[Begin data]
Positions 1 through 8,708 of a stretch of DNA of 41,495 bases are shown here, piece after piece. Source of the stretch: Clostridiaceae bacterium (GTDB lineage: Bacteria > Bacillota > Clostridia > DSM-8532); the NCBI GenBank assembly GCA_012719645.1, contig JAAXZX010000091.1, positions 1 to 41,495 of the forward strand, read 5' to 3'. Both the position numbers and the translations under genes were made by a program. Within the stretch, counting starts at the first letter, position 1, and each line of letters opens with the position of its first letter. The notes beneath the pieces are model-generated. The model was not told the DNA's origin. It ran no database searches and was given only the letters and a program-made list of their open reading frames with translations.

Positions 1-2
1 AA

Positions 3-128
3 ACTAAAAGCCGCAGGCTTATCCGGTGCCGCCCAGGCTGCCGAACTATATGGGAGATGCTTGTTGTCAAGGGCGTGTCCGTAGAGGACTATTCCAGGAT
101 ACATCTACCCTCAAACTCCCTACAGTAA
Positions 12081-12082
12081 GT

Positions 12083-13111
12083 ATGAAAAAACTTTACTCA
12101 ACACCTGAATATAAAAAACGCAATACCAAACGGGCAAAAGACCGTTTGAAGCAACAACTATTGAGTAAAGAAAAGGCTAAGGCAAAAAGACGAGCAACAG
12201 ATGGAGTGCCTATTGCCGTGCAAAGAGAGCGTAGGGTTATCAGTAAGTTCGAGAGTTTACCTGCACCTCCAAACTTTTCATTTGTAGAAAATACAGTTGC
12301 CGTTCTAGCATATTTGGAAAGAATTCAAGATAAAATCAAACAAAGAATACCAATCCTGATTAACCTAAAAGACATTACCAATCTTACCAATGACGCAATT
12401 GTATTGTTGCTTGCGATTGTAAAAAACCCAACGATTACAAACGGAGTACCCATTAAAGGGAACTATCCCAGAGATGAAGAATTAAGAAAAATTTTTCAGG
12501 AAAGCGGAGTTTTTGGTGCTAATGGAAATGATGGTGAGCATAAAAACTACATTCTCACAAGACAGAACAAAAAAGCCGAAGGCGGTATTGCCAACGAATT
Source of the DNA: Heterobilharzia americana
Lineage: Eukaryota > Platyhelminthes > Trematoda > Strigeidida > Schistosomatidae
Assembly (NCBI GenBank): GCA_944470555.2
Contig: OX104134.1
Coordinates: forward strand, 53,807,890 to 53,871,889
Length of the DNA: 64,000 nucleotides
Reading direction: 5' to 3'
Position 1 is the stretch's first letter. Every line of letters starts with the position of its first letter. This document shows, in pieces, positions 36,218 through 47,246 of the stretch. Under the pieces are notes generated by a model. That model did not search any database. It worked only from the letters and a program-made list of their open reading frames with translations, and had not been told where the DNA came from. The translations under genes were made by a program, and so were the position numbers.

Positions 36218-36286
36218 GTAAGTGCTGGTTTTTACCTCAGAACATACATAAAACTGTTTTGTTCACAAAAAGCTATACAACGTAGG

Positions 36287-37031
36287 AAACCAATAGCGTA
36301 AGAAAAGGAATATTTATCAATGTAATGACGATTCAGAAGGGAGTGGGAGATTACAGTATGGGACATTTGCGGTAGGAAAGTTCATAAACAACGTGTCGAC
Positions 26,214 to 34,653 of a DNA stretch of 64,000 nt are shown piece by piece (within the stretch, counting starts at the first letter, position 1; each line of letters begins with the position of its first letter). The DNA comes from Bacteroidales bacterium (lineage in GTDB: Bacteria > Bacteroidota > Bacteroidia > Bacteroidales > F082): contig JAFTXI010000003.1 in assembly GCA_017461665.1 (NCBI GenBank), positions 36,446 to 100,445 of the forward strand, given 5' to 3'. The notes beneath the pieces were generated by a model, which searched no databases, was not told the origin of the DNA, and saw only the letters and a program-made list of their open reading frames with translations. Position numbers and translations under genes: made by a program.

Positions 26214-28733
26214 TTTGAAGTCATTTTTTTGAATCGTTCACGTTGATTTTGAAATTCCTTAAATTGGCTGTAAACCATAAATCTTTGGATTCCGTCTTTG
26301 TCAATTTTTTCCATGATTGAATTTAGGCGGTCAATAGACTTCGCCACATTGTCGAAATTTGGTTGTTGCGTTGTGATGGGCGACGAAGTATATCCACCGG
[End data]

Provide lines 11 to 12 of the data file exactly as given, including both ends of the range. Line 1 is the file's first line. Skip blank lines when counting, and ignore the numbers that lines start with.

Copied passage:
12101 ACACCTGAATATAAAAAACGCAATACCAAACGGGCAAAAGACCGTTTGAAGCAACAACTATTGAGTAAAGAAAAGGCTAAGGCAAAAAGACGAGCAACAG
12201 ATGGAGTGCCTATTGCCGTGCAAAGAGAGCGTAGGGTTATCAGTAAGTTCGAGAGTTTACCTGCACCTCCAAACTTTTCATTTGTAGAAAATACAGTTGC